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Scarce, Attractive Wall Map of the Holy Land

Holy Land/ Egypt. SEATON, R. [London, c. 1850-1855]
A New Map of Palestine, Or The Holy Land With Part Of Egypt. 32 x 36 inches.
Steel engraving with fine, original wash color; archivally re-mounted on new linen; few minor losses, still excellent of this kind.


A scarce, separately published, wall map of the Holy Land of the early modern period in the mapping of the area. Although made as the title suggests “as a companion for &to illustrate the Scriptures,” it utilized advanced, up-to-date surveys, notably those conducted by General Kleber in behalf of both Napoleon and the British Admiralty. The map is graced by a superb engraving of Christ at upper left, portrayed at Jacob’s well with a Samaritan woman. Other illustrations are of the principle square of Cairo and of the pyramids and a sphinx, and in the center are plans of Jerusalem and of the temple.
Marked in red on the map are “Probable route[s] of the Israelites” from Egypt throughout the Sinai Desert and up into the Holy Land. The latter is still shown divided into the lands of the various tribes of Israel.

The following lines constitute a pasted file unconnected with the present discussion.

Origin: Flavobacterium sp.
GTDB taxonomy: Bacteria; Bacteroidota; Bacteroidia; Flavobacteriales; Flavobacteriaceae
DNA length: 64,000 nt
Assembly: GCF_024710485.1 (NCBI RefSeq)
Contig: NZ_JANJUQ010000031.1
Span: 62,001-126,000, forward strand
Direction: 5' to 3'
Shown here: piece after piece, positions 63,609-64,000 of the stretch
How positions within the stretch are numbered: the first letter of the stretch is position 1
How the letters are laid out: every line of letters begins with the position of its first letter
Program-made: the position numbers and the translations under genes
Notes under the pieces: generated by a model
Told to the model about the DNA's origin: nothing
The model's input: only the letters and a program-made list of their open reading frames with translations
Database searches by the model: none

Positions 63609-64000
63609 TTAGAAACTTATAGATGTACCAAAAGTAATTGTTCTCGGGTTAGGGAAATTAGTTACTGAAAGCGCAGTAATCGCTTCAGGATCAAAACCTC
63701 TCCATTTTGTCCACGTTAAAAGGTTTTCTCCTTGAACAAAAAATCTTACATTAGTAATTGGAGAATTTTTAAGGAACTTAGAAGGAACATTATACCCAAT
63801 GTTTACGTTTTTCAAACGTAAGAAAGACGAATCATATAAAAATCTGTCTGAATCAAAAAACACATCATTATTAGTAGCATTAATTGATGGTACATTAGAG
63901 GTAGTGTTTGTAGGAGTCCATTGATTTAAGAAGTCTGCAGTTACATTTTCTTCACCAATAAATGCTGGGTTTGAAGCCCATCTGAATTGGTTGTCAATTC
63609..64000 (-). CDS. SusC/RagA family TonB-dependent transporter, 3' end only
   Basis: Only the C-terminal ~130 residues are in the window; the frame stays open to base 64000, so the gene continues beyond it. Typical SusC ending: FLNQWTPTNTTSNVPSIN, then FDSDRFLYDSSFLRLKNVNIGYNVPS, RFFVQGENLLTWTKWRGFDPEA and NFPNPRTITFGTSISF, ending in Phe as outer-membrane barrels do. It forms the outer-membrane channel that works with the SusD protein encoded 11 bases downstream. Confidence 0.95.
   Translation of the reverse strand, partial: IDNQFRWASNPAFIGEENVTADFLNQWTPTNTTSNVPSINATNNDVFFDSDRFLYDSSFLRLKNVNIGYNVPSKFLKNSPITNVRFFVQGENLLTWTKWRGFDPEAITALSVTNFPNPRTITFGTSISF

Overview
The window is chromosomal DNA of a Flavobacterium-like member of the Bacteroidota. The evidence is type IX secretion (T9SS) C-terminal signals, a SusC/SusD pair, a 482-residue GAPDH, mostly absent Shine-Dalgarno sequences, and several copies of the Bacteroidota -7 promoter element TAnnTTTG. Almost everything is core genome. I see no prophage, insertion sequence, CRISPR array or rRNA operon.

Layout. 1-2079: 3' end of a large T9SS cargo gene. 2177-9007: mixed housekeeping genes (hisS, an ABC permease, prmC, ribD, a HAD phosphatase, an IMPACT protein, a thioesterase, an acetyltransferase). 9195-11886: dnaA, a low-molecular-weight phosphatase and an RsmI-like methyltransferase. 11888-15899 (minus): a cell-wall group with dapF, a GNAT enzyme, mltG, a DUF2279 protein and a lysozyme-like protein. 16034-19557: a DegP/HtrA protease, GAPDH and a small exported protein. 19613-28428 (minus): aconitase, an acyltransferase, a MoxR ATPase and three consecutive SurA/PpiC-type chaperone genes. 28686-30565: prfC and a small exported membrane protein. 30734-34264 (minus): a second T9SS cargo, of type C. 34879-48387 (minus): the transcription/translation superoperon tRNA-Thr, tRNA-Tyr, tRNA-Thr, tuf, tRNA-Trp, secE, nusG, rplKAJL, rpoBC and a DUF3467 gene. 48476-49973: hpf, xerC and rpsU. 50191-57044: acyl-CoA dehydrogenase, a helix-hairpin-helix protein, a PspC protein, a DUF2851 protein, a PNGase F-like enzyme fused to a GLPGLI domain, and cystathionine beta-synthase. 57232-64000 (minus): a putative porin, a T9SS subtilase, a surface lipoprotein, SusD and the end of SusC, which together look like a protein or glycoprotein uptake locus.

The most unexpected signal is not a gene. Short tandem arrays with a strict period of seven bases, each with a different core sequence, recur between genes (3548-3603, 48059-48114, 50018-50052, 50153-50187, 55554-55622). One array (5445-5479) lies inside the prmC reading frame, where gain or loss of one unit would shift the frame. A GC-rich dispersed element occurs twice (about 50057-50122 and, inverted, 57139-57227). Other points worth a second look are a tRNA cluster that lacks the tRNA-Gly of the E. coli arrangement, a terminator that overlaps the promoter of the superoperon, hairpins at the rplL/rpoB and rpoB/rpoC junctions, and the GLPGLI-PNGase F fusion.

Although the map is not dated, Seaton mentions among his sources in the note at the lower his own surveys of Egypt conducted in 1850. He also lists several other sources for the map, including “the recent American Surveys.”
Laor (no. 712) cites a map by Seaton with a similar but not identical title, which seems to be of the same size, but which he dates 1835. Although Tooley’s Dictionary Q-Z describes Seaton as Hydrographer to the King, it only cites two maps by him: the one described in Laor and one of England. No dates are given for him.

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